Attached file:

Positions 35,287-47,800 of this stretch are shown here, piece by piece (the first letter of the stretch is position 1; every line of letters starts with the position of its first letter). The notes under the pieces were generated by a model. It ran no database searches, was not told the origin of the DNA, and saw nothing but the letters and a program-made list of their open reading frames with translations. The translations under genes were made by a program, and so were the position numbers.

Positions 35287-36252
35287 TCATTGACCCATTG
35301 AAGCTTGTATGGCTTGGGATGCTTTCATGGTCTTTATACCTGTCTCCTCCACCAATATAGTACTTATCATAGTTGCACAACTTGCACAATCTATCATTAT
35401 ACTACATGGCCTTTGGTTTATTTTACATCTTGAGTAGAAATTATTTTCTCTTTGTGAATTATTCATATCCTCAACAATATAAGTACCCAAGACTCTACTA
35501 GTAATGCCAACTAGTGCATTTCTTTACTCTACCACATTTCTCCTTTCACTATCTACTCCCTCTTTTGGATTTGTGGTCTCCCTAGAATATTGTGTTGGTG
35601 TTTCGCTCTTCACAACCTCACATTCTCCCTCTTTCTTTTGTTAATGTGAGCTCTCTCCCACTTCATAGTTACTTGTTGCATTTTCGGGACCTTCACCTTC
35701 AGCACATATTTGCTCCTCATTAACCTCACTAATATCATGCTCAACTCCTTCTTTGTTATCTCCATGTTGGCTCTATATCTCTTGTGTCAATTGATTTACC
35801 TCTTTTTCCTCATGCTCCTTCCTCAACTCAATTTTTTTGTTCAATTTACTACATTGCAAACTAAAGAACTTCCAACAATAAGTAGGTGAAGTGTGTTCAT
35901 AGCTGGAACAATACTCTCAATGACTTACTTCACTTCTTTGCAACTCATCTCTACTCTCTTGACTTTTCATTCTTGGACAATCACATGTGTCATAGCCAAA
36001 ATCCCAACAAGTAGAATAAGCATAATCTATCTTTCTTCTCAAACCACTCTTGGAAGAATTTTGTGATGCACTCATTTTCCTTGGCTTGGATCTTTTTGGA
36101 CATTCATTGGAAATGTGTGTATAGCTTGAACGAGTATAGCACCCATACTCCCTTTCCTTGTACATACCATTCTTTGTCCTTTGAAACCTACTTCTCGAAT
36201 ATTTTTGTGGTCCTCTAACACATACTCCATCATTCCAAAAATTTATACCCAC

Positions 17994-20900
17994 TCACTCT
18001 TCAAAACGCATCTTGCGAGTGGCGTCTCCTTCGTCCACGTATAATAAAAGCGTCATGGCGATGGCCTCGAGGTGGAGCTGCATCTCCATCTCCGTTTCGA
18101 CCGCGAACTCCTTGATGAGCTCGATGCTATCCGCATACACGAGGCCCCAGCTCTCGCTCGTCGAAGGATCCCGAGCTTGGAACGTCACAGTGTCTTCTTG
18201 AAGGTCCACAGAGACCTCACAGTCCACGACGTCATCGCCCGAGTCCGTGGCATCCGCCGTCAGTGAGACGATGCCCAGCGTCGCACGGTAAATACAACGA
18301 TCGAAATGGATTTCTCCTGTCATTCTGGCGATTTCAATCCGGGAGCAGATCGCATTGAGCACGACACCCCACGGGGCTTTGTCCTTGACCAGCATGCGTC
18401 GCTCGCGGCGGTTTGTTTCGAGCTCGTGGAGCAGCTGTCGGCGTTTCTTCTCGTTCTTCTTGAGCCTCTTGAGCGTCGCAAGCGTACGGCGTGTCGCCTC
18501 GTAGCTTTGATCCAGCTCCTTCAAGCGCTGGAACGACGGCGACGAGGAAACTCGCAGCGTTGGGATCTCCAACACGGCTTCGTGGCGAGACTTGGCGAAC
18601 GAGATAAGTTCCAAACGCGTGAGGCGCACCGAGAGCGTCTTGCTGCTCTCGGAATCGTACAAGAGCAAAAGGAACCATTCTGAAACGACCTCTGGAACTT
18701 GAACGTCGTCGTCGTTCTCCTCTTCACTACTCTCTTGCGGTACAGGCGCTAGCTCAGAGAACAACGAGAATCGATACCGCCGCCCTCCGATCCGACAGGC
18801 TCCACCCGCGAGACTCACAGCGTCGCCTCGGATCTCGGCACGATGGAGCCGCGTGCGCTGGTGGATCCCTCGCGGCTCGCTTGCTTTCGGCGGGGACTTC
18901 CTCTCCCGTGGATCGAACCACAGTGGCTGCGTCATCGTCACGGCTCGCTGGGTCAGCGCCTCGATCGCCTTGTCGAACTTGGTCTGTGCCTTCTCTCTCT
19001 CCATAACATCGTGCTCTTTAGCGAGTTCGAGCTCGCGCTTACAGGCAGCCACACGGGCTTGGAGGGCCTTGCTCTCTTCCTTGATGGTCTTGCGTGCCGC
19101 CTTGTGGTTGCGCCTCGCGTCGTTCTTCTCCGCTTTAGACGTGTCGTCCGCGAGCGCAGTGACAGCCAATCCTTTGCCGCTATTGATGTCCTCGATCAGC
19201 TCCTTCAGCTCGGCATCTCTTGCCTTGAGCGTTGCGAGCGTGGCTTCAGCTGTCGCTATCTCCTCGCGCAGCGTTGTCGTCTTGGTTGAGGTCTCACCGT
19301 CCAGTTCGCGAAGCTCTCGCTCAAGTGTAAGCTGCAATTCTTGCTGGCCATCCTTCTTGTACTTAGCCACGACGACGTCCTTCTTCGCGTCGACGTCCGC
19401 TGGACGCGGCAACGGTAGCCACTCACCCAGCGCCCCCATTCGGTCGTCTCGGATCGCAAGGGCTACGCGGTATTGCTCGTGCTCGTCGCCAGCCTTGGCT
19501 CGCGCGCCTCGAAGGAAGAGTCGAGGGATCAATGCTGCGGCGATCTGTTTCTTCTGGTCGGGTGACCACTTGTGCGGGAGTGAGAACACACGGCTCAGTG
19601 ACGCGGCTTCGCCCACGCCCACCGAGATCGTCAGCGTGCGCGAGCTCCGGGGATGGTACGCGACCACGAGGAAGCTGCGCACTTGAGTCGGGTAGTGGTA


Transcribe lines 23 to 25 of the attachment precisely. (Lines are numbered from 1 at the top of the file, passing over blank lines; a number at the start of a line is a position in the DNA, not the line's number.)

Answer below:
18701 GAACGTCGTCGTCGTTCTCCTCTTCACTACTCTCTTGCGGTACAGGCGCTAGCTCAGAGAACAACGAGAATCGATACCGCCGCCCTCCGATCCGACAGGC
18801 TCCACCCGCGAGACTCACAGCGTCGCCTCGGATCTCGGCACGATGGAGCCGCGTGCGCTGGTGGATCCCTCGCGGCTCGCTTGCTTTCGGCGGGGACTTC
18901 CTCTCCCGTGGATCGAACCACAGTGGCTGCGTCATCGTCACGGCTCGCTGGGTCAGCGCCTCGATCGCCTTGTCGAACTTGGTCTGTGCCTTCTCTCTCT